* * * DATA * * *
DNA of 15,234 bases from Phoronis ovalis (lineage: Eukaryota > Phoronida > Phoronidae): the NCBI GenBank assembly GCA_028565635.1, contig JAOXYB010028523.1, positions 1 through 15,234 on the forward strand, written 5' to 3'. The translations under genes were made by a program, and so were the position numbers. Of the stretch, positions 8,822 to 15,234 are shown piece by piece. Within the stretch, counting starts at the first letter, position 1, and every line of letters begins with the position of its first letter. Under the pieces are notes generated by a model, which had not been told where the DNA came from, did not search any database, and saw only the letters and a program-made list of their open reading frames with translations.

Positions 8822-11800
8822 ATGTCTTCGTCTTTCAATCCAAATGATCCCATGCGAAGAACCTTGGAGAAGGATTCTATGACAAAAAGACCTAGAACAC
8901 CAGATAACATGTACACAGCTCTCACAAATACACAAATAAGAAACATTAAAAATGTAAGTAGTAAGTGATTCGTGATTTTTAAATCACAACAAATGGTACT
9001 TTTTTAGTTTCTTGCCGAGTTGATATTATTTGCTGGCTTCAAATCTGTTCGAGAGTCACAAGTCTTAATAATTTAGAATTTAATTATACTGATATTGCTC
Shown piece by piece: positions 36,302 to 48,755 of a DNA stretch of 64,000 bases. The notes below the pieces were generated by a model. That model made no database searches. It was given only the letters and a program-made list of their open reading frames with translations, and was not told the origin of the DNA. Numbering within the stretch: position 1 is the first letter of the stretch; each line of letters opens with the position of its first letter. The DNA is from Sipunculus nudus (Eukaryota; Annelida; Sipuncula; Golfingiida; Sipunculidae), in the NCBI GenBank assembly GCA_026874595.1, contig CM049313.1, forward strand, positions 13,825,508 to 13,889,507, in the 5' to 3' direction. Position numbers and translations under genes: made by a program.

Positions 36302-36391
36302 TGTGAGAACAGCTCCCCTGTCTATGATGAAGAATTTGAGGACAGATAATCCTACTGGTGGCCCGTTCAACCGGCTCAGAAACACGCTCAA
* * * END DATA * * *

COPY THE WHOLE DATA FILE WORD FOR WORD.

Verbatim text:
DNA of 15,234 bases from Phoronis ovalis (lineage: Eukaryota > Phoronida > Phoronidae): the NCBI GenBank assembly GCA_028565635.1, contig JAOXYB010028523.1, positions 1 through 15,234 on the forward strand, written 5' to 3'. The translations under genes were made by a program, and so were the position numbers. Of the stretch, positions 8,822 to 15,234 are shown piece by piece. Within the stretch, counting starts at the first letter, position 1, and every line of letters begins with the position of its first letter. Under the pieces are notes generated by a model, which had not been told where the DNA came from, did not search any database, and saw only the letters and a program-made list of their open reading frames with translations.

Positions 8822-11800
8822 ATGTCTTCGTCTTTCAATCCAAATGATCCCATGCGAAGAACCTTGGAGAAGGATTCTATGACAAAAAGACCTAGAACAC
8901 CAGATAACATGTACACAGCTCTCACAAATACACAAATAAGAAACATTAAAAATGTAAGTAGTAAGTGATTCGTGATTTTTAAATCACAACAAATGGTACT
9001 TTTTTAGTTTCTTGCCGAGTTGATATTATTTGCTGGCTTCAAATCTGTTCGAGAGTCACAAGTCTTAATAATTTAGAATTTAATTATACTGATATTGCTC
Shown piece by piece: positions 36,302 to 48,755 of a DNA stretch of 64,000 bases. The notes below the pieces were generated by a model. That model made no database searches. It was given only the letters and a program-made list of their open reading frames with translations, and was not told the origin of the DNA. Numbering within the stretch: position 1 is the first letter of the stretch; each line of letters opens with the position of its first letter. The DNA is from Sipunculus nudus (Eukaryota; Annelida; Sipuncula; Golfingiida; Sipunculidae), in the NCBI GenBank assembly GCA_026874595.1, contig CM049313.1, forward strand, positions 13,825,508 to 13,889,507, in the 5' to 3' direction. Position numbers and translations under genes: made by a program.

Positions 36302-36391
36302 TGTGAGAACAGCTCCCCTGTCTATGATGAAGAATTTGAGGACAGATAATCCTACTGGTGGCCCGTTCAACCGGCTCAGAAACACGCTCAA